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Doosan Babcock voices

Ian Chisholm

Jim Hannigan

Director of Green Power Solutions
for Doosan Babcock

UK Industry & Policy Makers Must Work Together To Solve the Air Quality Conundrum

The media is currently awash with stories around “Pollution Crisis…” “Dangerous health impacts…” “Inertia from policy makers in tackling the issue…” and rightly so. The quality of the air we breathe and the negative health impacts affects us all. In this, the week of the UK’s first ever National Clean Air Day (#NCAD), Doosan Babcock & our employees are taking active part in the debate and working with Policy Makers to tackle the critical issues.

Along with DEFRA1, DBEIS2 and other leading energy innovators, Doosan Babcock is presenting at the Clean Energy Technology Workshop in London to help inform the government in creating the strategy and 25 year plan for Air Quality. It has been recognised that the AQ issue is wider than just transport, the graphic below demonstrates that emissions from non-transport sources have consistently been equivalent to or more than that combined contribution from transport, so this workshop has been designed to recognise the contribution of energy generation as well as the technologies now, and in the future, that are available to tackle the issue.

Doosan Fuel cells (Source –2017 Draft UK Air quality action plan ‘Improving air quality in the UK’)

Doosan Babcock will be presenting their Distributed Energy offering, centred on the innovative Fuel Cell CHP. Fuel cell produces energy from an electrochemical reaction (rather than combustion) meaning it has near negligible pollution while running on natural gas. In future, when hydrogen fuel is available, the fuel cell would perform with zero CO2 and zero pollution emissions.

In addition to our activity at the workshop, leading up to NCAD Doosan Babcock have also been contributing to the AQ debate and supporting the UK Government in gathering key information through various consultations.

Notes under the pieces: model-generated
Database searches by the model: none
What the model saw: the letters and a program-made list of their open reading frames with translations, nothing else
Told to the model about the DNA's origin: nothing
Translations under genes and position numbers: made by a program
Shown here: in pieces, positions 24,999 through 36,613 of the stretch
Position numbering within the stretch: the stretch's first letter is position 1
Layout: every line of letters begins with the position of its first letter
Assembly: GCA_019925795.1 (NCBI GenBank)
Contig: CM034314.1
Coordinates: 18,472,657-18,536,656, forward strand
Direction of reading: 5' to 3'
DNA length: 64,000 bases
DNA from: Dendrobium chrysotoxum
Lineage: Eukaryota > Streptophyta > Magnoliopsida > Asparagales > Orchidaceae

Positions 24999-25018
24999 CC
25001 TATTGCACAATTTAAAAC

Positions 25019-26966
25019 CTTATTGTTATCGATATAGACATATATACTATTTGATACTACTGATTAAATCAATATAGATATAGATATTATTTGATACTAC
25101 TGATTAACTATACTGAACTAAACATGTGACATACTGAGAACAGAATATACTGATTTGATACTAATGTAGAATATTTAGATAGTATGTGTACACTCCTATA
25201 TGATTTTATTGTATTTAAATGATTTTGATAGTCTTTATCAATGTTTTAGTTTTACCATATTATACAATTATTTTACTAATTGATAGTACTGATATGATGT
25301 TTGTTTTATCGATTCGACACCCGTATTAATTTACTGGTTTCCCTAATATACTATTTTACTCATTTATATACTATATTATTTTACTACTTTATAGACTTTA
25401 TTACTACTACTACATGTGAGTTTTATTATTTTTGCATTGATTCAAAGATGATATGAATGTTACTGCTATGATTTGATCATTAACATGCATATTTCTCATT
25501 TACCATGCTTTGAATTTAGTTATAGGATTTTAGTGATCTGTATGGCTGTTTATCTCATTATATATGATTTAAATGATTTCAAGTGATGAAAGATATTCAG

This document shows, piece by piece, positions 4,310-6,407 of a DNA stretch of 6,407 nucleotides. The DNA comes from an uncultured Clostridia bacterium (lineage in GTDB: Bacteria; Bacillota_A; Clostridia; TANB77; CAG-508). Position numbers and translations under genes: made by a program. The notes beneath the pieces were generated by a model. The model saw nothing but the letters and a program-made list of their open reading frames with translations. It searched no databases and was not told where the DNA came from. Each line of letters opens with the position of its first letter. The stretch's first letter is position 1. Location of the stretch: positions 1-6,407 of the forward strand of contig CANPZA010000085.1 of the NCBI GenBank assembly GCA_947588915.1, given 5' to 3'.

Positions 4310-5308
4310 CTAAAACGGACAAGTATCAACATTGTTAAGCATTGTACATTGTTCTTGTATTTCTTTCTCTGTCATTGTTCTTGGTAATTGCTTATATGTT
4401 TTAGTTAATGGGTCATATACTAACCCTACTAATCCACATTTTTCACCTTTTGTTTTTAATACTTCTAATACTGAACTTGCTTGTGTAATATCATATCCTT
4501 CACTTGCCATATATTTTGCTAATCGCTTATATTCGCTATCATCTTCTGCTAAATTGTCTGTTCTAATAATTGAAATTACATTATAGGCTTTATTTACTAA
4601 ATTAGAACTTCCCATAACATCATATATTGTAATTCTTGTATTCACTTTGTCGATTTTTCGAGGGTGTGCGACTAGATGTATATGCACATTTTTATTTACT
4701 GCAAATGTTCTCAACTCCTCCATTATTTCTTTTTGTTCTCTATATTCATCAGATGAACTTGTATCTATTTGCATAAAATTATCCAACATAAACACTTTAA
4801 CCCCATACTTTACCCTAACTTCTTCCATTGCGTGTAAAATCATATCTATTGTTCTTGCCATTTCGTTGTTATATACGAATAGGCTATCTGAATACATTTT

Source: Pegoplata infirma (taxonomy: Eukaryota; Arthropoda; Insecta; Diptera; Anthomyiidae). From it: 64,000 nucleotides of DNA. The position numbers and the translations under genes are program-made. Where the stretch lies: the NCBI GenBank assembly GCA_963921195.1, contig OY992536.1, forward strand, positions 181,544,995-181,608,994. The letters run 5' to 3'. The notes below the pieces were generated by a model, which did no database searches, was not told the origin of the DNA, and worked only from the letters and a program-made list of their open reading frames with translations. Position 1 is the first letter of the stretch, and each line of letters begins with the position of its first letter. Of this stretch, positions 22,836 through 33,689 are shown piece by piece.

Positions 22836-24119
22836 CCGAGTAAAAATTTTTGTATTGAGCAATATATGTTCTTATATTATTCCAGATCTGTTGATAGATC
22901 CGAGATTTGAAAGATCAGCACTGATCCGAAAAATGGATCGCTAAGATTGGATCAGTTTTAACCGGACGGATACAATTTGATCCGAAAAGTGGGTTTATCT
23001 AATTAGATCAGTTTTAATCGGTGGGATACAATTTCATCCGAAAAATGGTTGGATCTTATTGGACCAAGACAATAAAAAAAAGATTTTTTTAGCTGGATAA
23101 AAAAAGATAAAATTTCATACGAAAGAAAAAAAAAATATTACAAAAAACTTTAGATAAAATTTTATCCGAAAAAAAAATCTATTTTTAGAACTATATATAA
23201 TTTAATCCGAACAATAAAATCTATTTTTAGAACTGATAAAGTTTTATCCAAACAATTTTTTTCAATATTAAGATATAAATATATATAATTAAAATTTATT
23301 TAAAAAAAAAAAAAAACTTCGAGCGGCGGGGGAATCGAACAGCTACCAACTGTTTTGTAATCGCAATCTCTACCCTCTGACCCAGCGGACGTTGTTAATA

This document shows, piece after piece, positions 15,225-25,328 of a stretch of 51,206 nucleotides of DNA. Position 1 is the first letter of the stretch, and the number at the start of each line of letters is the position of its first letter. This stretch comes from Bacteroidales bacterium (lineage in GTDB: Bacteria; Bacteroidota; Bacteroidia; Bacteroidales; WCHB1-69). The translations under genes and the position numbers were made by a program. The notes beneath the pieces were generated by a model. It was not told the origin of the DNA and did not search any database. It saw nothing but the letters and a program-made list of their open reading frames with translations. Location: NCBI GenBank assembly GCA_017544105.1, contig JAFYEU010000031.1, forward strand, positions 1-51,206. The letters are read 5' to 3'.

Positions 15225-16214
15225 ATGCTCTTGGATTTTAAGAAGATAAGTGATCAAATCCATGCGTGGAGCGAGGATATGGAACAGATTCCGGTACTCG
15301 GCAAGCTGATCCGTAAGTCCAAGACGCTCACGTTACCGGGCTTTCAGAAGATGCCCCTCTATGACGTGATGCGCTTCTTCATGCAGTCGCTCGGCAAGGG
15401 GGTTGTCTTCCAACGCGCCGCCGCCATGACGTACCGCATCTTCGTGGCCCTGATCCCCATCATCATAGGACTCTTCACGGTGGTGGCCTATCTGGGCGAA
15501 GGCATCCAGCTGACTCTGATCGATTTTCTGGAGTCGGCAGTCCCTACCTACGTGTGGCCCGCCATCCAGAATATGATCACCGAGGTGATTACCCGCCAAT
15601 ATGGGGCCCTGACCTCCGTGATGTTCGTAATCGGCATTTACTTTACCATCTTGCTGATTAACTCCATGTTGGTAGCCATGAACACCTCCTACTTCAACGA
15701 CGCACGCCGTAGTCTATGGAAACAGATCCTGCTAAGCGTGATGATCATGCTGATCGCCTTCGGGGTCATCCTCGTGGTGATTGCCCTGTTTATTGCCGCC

A summary of the Doosan Babcock position;

  • The issue is wider than transport, energy generation is also a major contributor
  • Decarbonisation drivers, such as increasing decentralisation, is increasingly bringing energy generation into our cities, exacerbating the AQ problem
  • AQ legislation, including proposed MCPD limits could, and should, go further. Other European countries such as Germany and the Netherlands are already enforcing tighter limits
  • Rather than setting minimum performance limits, perhaps a market mechanism should be introduced to recognise and incentivise the best performing technologies (similar to the RHI / FiT schemes for CO2)
  • Demonstration funding should be made available for innovative technologies, such as fuel cell, that have a role to play in the decarbonised and de-toxified energy mix

This blog was written by Jim Hannigan, Director of Green Power Solutions for Doosan Babcock voices.

  1. Department of Environment, Food and Rural Affairs – UK Gov department responsible for AQ
  2. Department of Business, Energy & Industrial Strategy – UK Gov department responsible for COc reduction

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